And the new empty spaces are filled with zeros

Notice that we won’t get the correct answer, because of overflow. If the original number was smaller and had three zeros on the left, then the overflow would have only dropped zeros, and the answer would be accurate.

View this slide in a slide show!

Negative Number Multiplication OverflowFor Negative numbers, be aware that overflow will yield some strange results

1 0 1 0 1 1 0 1

0

The computer erases the bit that overflowed and puts in a zero on the right, like it’s supposed to. But the new number is 01011010, which equals 90! This happened because the lower limit of 8-bit twos complement negative numbers is -128. However, -83 * 2 would have gone below that.

Let’s multiply by 2. This means we left-shift by 1.

Take this 8-bit negative binary number: 10101101 = -83 (or positive 173)

View this slide in a slide show!

Fancy Shifting Animation: DivisionAlso called right-shifting(look at the animation)

1 0 1 0 1 0 1 1

0 0

1 1

The computer drops the bits that went out of the register to the right. If the original number was positive (171), then the computer will put zeros on the left. The final answer is: 42. Notice that this isn’t a totally accurate answer (it should be 42.75) Because the computer dropped some bits we lost precision. Basically, the computer will always round down.

Dividing by powers of 2 is very similar to multiplying. Here, we have our original binary number in the register. (10101011 = 171 OR -85)

If the original number was negative (-85), then the only difference would be that ones come in on the left side instead of zeros. This time our answer is -22. It should be -21.75, but the computer rounded down again. Just remember that when you round a negative number DOWN, it becomes more negative!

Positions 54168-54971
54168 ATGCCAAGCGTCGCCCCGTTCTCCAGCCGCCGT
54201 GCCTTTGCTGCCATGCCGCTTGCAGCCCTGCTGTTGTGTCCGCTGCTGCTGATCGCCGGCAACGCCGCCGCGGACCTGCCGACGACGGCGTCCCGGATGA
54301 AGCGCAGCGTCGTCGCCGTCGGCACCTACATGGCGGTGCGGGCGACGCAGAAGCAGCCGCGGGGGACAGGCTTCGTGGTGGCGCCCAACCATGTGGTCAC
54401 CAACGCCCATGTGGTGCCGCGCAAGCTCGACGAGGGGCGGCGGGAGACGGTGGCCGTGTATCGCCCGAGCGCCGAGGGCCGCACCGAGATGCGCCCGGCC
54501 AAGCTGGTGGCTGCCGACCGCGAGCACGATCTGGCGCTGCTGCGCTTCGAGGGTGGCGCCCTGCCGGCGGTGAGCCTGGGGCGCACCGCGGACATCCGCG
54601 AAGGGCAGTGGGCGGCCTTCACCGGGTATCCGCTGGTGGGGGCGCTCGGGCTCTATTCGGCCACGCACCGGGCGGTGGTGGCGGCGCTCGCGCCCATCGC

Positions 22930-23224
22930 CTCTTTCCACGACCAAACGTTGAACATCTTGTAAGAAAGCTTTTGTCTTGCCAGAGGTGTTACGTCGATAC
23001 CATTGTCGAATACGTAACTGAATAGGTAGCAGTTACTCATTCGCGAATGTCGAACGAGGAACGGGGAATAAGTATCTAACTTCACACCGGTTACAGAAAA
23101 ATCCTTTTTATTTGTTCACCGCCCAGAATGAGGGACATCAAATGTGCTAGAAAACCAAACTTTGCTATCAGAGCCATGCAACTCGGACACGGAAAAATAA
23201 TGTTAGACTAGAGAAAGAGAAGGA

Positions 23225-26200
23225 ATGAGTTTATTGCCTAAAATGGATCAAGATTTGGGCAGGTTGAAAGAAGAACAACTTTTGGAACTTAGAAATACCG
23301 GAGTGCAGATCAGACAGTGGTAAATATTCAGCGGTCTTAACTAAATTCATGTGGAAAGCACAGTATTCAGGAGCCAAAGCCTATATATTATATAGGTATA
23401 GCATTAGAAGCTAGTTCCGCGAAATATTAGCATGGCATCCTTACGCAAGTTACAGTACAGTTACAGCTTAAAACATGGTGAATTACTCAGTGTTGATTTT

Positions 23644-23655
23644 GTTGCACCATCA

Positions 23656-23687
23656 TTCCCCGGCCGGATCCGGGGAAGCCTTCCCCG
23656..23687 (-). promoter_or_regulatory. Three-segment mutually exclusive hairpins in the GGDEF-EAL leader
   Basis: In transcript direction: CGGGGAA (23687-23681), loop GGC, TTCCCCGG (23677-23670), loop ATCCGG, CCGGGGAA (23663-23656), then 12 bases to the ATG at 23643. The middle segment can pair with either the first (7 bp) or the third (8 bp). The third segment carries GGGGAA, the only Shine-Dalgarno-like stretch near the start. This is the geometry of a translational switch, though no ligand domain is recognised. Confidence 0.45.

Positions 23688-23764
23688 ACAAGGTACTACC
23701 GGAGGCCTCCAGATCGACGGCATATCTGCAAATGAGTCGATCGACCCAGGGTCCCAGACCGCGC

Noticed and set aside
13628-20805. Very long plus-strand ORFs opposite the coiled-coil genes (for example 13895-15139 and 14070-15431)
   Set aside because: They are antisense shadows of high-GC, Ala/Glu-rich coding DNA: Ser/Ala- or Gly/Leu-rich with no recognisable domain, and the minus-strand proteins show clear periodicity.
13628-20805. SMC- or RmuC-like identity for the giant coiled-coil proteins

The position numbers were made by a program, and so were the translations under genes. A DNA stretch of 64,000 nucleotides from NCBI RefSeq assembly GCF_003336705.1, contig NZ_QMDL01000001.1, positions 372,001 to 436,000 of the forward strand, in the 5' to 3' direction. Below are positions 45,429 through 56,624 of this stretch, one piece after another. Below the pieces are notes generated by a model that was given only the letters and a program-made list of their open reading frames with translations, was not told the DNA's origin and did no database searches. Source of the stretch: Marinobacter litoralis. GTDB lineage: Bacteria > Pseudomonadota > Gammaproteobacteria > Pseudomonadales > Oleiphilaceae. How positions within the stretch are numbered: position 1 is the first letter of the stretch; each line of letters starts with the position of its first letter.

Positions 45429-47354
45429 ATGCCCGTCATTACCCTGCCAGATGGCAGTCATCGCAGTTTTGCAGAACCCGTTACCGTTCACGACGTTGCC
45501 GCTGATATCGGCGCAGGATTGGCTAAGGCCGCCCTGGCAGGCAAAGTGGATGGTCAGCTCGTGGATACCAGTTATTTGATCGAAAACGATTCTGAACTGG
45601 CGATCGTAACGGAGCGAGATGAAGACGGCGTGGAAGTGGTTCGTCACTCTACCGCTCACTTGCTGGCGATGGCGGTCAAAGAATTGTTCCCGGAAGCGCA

Let’s try dividing by 4. When that happens, the number in the register will shift to the right by 2 places. (4 is the 2nd power of 2)

Microsoft Calculator

- It’s actually useful for this binary stuff
- Use it to double-check and test yourself
- Put it into Scientific mode (under view) and you’ll see buttons for decimal, binary, hex, and octal

Calculator Cont.

- If you click on the decimal (Dec) button and then enter a negative decimal number, then click the Binary (Bin) button, you’ll see that negative number in Twos Complement form
- If you do any arithmetic in Binary, and the Byte button is activated, you’ll see the “computer’s answer” (overflow)
- You can then click over to Decimal to see what that number would be

Shifting Excercises

- Convert to Binary, then give the computer’s answers
- Use Calc for the initial conversions and answer-checking
- Btw, I use an asterisk (*) for multiplication

-50 * 2

12 * 4

78 * 4

-100 * 2

10 / 2

-120 / 8

12 / 8

-12 / 4

Restating the Obvious

- The MATH ISN’T IMPORTANT. I can get the answers from a calculator.
- Understanding these processes gives you an idea of how the computer works.
- If the only thing you understand is that computers are actually pretty simple machines that need lots of instructions to work properly, then you’re doing pretty good (ok, you won’t so well on the test if you can’t do the calculations, but at least you have the general idea)